Proposed Monteagle Truck Stop: RBT Answers Questions

by Leslie Lytle, Messenger Staff Writer

At a March 15 special called meeting of the Monteagle City Council, investor RBT Enterprises addressed residents’ questions about the Petro truck stop proposed for the I-24 exit 135.

Asked about Tennessee Department of Environment and Conversation (TDEC) permitting, RBT partner Brian Graber said the project had TDEC permits on both the property acquired in March 2020 and the property owned by RBT partner Rodney Kilgore. “TDEC standards are more stringent than Phase 1,” Graber insisted.

City engineer Travis Wilson said he had reviewed a summary of the Phase 1 study required, as is typical, by RBT’s lending institution. Wilson said the study showed no wells, but revealed a wetlands. The site plan shows RBT will maintain a buffer zone around the wetlands. “The state approved the construction plans as submitted,” Wilson said. The Phase 1 summary will be available for public viewing at city hall.

Graber said the plans also called for retention pond and residential buffer zones. The nearest residence would be 130 feet away.

Asked about the truck stop’s impact on the community, Graber said, “The trucks are already here.” The extant Pilot truck stop at exit 135 accommodates 88 trucks, and an aerial view of the exit shows 35-40 trucks parked in nearby lots, Graber said. He noted residences were closer to the Pilot than they would be to the proposed Petro.

Traffic study consultant Steve Meyer said interstate cueing was not expected. Meyer anticipated “more volume than there is now” at exit 135, especially in the summer, but said there “is a lot of capacity both at the interchange and at the entrance and exit to the Petro.” Meyer performed his traffic study counts on Feb. 19. A resident commented Friday was not a high traffic-volume day. Asked about the COVID-19 pandemic impact on traffic, Meyer said, the Tennessee Department of Transportation determined traffic volume to be 70 percent of pre-pandemic traffic flow.

Meyer did not analyze Monteagle exit 134 and saw no reason for truck traffic to use that exit and disrupt local traffic in the downtown corridor.

In response to a resident’s concerns about trucks traveling through downtown because the truck stop was full, Kilgore said the site plan provided ample room for trucks to turn around. Graber pointed out allowing for turning room was one of the reasons the project changed it plans from accommodating 140 trucks to accommodating 117.

Dean Reichenbach, with 35 years’ experience building truck stops for Petro, responded to a question about pollution from idling trucks. Reichenbach said today most trucks were equipped with DEF (Diesel Exhaust Fluid) technology to reduce harmful effects of emissions. Reichenbach also addressed concerns about spills. He said monitoring technology would detect any “product release” in three and half to four minutes.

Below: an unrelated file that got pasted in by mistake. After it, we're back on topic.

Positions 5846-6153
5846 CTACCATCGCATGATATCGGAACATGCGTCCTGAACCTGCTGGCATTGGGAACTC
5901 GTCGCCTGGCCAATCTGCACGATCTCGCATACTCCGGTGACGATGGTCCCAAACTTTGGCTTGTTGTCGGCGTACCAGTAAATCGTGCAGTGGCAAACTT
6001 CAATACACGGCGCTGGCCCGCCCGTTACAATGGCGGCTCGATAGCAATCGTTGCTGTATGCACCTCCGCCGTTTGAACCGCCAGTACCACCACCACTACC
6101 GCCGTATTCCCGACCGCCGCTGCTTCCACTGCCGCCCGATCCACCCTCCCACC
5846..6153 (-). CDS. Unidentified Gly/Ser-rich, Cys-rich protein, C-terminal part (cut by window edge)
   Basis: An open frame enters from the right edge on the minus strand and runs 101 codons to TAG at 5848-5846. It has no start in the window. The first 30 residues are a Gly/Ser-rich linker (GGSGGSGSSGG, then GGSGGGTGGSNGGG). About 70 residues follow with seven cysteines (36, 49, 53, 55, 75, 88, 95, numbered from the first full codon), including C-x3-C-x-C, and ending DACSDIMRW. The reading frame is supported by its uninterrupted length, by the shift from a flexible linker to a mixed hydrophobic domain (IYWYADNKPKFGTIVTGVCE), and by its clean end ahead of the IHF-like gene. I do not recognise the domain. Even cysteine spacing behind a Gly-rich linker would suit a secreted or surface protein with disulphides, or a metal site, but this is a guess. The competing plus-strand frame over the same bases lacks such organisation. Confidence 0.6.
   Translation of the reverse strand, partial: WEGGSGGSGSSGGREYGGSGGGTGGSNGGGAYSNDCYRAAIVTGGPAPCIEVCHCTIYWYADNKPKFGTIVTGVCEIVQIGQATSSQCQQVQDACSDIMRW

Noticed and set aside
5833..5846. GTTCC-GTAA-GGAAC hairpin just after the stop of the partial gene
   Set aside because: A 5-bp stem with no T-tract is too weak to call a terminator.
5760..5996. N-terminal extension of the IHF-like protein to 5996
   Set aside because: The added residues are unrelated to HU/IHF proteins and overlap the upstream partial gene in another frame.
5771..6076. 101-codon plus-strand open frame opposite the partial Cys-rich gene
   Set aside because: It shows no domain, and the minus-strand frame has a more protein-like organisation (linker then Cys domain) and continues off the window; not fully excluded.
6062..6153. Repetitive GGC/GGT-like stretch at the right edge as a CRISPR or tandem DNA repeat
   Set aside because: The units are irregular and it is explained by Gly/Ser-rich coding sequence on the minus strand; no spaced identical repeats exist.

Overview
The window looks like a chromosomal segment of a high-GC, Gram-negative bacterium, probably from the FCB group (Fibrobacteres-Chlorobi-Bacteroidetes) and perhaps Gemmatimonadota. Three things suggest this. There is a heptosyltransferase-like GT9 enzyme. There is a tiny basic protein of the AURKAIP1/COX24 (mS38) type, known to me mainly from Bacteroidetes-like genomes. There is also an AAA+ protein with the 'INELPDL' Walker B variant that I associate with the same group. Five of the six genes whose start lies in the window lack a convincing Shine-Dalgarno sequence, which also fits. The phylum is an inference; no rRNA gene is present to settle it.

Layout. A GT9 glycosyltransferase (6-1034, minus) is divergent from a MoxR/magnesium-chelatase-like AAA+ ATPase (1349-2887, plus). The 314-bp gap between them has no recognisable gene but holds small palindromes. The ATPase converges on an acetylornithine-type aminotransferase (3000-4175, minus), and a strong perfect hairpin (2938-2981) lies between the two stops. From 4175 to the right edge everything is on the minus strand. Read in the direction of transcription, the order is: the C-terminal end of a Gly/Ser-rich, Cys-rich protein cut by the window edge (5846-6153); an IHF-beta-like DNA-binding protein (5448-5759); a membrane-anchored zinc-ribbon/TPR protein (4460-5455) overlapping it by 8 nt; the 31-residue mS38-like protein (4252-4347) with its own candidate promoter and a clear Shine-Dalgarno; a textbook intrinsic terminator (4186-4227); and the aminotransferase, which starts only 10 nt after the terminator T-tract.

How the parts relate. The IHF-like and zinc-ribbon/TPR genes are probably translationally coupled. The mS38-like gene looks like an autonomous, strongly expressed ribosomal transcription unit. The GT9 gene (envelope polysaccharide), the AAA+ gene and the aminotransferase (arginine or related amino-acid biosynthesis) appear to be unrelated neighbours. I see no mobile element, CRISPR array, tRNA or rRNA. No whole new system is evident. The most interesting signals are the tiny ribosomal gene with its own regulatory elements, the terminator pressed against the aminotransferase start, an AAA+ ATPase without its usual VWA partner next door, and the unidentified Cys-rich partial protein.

Responding to a question about stormwater and run off, paving contractor Andrew Smith said the site plan called for rainwater collection in storm water drains. He also pointed out the paving product to be used contained no steel so was not as corrosive, was reflective so not as hot in the summer, showed no puddling, and required virtually zero maintenance. Smith also said he did not foresee construction requiring any blasting.

A resident asked about possible damage to his water well. Technical difficulties in the Zoom format presentation followed. Graber advised the resident to contact him for information.

Asked about possible decrease in neighboring property values, Graber recommended residents consult Zillow.

Graber said the truck stop would include five restaurants, two family owned. He anticipated payroll would exceed $90,000 per month and Monteagle would realize $135,000 in tax revenue in the first year. Graber stressed this would be revenue generated by travelers who did not consume area resources.

Kilgore noted a 20-foot fence would contain the project, at a cost of $500,000 to the developers.

Mayor Marilyn Campbell Rodman said the plans differed from what RBT initially submitted, and the council had not yet had an opportunity to review them. She concurred with utility manager John Condra that Monteagle had sufficient water for the project. Since the 2007 drought, Tracy City raised its dam increasing water supply, and interconnectivity now exists between the plateau water utilities. Rodman insisted sewer capacity questions could not be answered until completion of the study currently underway. The council expects to have preliminary results by the March 29 public meeting when the council will vote on the planning commissions’ recommendation to rezone to commercial a portion of the proposed Petro tract, which does not have the correct zoning.

Part of the 20-acre site is owned by Kilgore personally and the remaining 13-14 acres is owned by RBT Enterprises. Graber said he believed, at the time of purchase, all the property RBT acquired was zoned commercial. Inadequate meeting notice resulted in the zoning being invalid for approximately 6 and a half acres of the tract.

Asked if the project would continue if the council did not approve the rezoning, Graber said, “We would have never bought residential property.”